The strike shut down all government offices, universities, ports, post offices and the Tel Aviv stock exchange for most of the morning following a dispute over the working conditions of hundreds of thousands of contract workers employed by the government.
It also paralyzed the country’s main international airport near Tel Aviv for two hours from 8:00 am (0600 GMT), although operations resumed two hours later.
Hospitals were staffed on a Sabbath footing, as were public utilities, including the electricity board, trains were a halted and buses were only operating on a limited basis.
With public transportation reduced, many people could be seen flagging down private taxis or sheruts (shared taxis) in order to get to work, while others drove, causing huge traffic jams, AFP correspondents and media reports said.
In an early-morning ruling, the court ordered the Histadrut to resume talks with the treasury in order to find a solution to the issue of contract workers, and ordered both parties to report back on their progress by midday on Thursday.
Union boss Ofer Eini said the Histadrut would continue to fight for an end to the government’s widespread practice of employing contract workers, who enjoy fewer rights and protections than civil service employees who are covered by collective bargaining agreements.
“The struggle for contract workers has only just begun,” he said in a statement.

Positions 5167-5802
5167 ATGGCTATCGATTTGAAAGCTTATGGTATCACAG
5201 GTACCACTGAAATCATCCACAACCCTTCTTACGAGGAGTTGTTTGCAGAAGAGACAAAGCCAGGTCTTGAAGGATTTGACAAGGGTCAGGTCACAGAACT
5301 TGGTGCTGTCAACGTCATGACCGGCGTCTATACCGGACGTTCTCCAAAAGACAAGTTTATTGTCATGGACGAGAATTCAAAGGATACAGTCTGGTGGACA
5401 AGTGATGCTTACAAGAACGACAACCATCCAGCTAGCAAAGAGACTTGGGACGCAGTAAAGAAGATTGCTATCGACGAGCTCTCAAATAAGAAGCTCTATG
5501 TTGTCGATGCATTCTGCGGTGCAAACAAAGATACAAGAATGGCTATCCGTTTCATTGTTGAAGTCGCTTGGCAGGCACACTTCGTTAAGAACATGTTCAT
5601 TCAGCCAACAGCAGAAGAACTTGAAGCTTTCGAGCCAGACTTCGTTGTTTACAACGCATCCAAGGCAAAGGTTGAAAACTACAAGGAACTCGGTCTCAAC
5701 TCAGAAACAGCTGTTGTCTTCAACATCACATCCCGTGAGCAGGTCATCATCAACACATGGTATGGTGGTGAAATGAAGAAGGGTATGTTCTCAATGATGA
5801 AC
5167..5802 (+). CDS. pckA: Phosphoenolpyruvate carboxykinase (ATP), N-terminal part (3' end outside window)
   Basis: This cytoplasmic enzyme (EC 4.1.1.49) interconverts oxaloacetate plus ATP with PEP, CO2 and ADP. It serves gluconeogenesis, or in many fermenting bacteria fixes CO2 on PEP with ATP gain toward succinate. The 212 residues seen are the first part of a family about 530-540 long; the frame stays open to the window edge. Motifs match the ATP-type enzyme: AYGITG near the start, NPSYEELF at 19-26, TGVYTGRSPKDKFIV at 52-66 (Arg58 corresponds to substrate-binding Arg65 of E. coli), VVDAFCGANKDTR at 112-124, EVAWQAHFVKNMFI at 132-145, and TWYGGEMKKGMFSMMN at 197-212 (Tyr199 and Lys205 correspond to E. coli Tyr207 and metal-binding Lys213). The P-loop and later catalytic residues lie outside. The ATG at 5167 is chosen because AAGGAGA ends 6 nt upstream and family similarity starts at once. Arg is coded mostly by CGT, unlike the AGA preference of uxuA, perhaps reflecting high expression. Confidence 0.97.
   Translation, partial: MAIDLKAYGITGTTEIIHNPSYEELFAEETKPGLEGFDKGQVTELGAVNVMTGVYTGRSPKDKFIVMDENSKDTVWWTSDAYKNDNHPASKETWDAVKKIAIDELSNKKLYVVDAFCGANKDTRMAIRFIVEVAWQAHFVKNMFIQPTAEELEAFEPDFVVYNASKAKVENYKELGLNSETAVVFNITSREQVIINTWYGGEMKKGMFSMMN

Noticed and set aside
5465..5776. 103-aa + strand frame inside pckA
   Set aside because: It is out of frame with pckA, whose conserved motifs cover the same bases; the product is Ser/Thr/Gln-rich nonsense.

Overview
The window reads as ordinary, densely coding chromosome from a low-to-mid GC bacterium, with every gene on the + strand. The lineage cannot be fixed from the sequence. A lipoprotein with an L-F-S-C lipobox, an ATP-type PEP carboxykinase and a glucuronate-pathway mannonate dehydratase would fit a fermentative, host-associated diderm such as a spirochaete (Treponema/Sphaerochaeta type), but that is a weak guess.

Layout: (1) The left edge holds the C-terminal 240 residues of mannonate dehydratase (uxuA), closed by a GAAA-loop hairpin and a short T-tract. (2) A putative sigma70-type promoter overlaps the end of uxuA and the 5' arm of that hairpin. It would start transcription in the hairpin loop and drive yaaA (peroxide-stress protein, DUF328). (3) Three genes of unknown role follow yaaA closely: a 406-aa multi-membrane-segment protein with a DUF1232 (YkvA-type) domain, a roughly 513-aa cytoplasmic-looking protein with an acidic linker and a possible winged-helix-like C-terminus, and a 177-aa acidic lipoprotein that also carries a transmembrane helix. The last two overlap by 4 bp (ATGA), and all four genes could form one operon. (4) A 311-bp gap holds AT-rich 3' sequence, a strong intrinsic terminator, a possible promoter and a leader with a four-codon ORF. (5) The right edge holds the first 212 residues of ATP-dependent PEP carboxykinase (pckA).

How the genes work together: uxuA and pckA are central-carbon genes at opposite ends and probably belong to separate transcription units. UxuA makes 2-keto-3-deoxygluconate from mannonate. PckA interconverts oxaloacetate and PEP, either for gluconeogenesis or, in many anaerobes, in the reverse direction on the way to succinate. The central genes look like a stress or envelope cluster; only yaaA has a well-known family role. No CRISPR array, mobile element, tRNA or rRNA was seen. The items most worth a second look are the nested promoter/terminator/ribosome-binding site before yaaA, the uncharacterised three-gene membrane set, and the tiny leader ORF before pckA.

“We are determined to continue in order to reduce the phenomenon and we hope that the government and businesses will use these days granted by the court to conduct real and intensive negotiations to reach an agreement.”
In its ruling, the court said that restricting the duration of the strike to four hours could help “advance the negotiations and allow dialogue which may bring about a negotiated resolution,” media reports said.
The Histadrut has accused the government of massively increasing its use of contract workers and is demanding it offer hundreds of thousands of them coverage under the civil service’s collective bargaining agreement to ensure they benefit from the same rights and protections as their colleagues.
Until now, talks with Finance Minister Yuval Steinitz have stalled over the numbers, with the government warning it would not take any measures that could endanger Israel’s economy, although expressed a willingness to increase the minimum wage paid to contract workers and increasing their rights.
Union spokesman Eyal Malma said the strike was intended to protest “the second class status of hundreds of thousands of Israelis working in the public sector and some private companies.
“The use of these workers, who do not benefit from the same social rights and are underpaid, has become a veritable epidemic to which we must put a stop,” he told AFP on Sunday.
The number of contract workers, who can be fired without notice and lack many holiday and other entitlements, had mushroomed to the extent that it was difficult to know how many people were now affected, he said.